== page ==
Established in 2015 with a gift of $1,000,000 from Cherng Jia and Elizabeth Yun Hwang
The primary purpose of this endowment is to enhance the University's ability to recruit, retain and recognize distinguished faculty conducting research that leads to improvements in the quality of life for people with spinal cord injuries.
In the months after their daughter Karen's car accident and spinal cord injury, Cherng Jia "C.J." Hwang (UW EE Ph.D. '66) and Elizabeth Yun Hwang (UW MLIS '65) sought care that would improve their daughter's overall quality of life. While doctors encouraged adjustment to the new paralytic condition, the Hwangs believed their daughter Karen's care should not focus solely on simple, day-to-day functioning.
With no prior knowledge on caring for those with quadriplegia, they searched for answers, for current treatments and for groundbreaking solutions. In this search, they learned of promises of nerve regeneration and damaged nerve bypass – grand treatments that could someday transform paralysis diagnoses. However, there were no solutions that offered immediate impact for those already suffering from spinal cord injury.
The Hwangs wanted to do more. With a passion for innovation and a commitment to those suffering from spinal cord injury, they launched their own research initiative – the Cherng Jia & Elizabeth Yun Hwang Endowed Professorship – that is housed in the University of Washington Department of Electrical Engineering (UW EE).
This professorship is built on the Hwangs' shared vision of making life better for those with paralysis. It supports the critical advancement of rehabilitation technologies for spinal cord injury and stroke. The nature of this research requires a multi-disciplinary approach. UW EE is uniquely positioned to achieve this. The department's depth of collaboration spans multiple departments and disciplines with ten faculty in joint appointments and over a dozen adjunct faculty appointments.
Because of this dedication to collaboration, the department has established valuable partnerships with the UW Medical School and Center for Sensorimotor Neural Engineering (CSNE), offering expertise in all areas of device rehabilitation design.
While a Ph.D. student in UW EE, Mr. Hwang received an education that prepared him for a lasting career at Bell Telephone Labs, something he attributes to the great mentorship by his adviser Professor Lynn Watt.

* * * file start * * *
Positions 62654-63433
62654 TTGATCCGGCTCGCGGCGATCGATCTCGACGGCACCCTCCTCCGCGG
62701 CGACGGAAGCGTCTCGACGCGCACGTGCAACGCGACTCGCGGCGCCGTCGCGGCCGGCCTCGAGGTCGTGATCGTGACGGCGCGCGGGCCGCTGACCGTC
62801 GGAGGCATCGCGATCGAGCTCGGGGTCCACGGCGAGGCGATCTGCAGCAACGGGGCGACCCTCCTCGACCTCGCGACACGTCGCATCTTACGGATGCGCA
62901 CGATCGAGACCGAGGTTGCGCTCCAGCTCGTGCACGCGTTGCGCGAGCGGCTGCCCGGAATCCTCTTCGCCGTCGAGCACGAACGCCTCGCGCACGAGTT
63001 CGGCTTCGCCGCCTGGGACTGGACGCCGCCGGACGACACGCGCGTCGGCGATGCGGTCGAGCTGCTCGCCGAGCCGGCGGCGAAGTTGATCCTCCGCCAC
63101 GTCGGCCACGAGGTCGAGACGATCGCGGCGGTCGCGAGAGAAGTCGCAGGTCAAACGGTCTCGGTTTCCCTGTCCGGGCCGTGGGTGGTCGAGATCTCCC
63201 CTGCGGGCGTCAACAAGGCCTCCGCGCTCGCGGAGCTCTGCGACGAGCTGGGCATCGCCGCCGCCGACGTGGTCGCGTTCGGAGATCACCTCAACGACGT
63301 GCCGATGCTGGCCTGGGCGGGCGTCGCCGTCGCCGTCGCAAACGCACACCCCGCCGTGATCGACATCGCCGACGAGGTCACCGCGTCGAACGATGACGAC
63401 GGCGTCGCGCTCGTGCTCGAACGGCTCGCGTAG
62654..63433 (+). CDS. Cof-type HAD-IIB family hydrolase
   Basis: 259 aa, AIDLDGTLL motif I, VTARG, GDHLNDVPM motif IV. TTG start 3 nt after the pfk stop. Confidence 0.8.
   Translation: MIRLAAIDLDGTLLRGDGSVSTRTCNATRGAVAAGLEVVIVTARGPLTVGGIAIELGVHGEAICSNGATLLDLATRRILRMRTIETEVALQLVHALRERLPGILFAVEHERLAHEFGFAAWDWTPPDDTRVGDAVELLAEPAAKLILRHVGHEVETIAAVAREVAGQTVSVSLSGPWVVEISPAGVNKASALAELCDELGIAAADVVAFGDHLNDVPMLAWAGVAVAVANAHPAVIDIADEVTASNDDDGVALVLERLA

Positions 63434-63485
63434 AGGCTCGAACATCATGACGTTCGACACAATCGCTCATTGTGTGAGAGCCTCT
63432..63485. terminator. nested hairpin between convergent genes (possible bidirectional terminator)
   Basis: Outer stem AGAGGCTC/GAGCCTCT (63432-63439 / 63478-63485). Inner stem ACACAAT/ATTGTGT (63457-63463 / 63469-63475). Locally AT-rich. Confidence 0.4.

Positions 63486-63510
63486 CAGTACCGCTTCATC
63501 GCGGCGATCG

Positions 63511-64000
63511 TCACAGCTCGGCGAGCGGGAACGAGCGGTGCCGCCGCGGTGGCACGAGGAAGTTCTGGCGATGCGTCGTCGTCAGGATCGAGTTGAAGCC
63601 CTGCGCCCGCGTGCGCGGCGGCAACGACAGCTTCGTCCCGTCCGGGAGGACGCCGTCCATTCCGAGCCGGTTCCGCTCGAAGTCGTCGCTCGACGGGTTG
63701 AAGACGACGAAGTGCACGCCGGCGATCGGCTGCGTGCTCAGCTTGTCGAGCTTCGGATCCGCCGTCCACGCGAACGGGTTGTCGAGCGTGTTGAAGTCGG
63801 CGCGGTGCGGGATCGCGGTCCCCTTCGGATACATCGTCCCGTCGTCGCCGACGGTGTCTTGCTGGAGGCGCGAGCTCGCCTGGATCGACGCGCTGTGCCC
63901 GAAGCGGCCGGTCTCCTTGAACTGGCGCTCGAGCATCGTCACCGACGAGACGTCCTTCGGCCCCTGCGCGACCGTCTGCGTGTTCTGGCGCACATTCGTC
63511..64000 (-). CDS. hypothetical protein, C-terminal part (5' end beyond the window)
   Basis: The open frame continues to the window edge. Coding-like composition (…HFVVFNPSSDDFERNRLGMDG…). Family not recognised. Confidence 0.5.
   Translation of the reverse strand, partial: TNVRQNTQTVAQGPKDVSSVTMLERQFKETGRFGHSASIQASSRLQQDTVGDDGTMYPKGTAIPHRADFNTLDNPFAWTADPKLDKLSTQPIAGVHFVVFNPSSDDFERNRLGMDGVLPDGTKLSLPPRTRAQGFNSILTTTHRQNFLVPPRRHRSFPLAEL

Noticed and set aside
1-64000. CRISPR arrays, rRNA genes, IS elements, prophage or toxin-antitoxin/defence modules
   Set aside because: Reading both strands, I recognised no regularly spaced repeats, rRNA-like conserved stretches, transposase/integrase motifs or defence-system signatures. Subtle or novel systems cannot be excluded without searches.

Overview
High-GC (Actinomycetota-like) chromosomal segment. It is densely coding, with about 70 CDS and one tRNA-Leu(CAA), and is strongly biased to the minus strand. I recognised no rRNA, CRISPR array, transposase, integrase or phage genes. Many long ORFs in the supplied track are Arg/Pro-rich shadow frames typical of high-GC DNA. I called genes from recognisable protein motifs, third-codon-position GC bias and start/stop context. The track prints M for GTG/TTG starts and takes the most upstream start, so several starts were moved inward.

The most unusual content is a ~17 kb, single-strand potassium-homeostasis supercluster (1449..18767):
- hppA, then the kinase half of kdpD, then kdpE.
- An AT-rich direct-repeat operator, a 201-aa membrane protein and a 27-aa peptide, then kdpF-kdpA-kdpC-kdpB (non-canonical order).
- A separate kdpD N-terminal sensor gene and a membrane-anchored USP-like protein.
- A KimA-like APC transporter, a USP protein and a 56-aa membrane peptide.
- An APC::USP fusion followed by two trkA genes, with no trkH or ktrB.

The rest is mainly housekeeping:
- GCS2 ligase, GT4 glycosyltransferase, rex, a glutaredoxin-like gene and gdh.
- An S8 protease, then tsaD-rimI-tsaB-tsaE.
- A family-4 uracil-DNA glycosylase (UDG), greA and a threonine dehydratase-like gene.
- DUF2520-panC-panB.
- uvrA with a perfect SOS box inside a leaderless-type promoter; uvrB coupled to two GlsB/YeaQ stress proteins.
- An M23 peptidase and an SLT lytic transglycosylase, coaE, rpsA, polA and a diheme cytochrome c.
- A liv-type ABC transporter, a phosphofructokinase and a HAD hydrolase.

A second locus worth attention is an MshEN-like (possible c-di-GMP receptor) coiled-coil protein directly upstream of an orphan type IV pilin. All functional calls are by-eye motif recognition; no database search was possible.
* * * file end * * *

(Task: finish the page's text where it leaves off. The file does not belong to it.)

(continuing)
"The EE department of the UW gave me all the education I needed to enter the job market, and it was Professor Lynn Watt who had the greatest influence on my career path," Mr. Hwang said. "He guided me into the field of semiconductors by offering me a research assistantship. He also recommended me to the recruiter from Bell Telephone Labs, which gave me the opportunity to work in their laser group. This is the place where I was engaged in the development of semiconductor lasers and later used the technology to start my first company."
Mr. Hwang would go on to found three companies during his career: General Optronics Corp, which was the world's first semiconductor laser manufacturer; Applied Optronics Corp, the world’s first company producing high power semiconductor lasers and subsystems for medical surgical applications; and Optronics International Corp., the first Taiwanese company developing and commercializing semiconductor lasers and subsystems for high-speed fiber optic communications.
Within each decade, Mr. Hwang remained at the frontier of laser research, taking his prior discovery and implementing it at an advanced level of operation. His discoveries have had a substantive, profound impact on the development of opto-electronics and communication in the United States, as well as abroad. However, for Mr. Hwang, his lasting legacy is the The Cherng Jia & Elizabeth Yun Hwang Endowed Professorship.
Allen School holders of the Cherng Jia & Elizabeth Yun Hwang Professorship
Rajesh Rao, 2017-present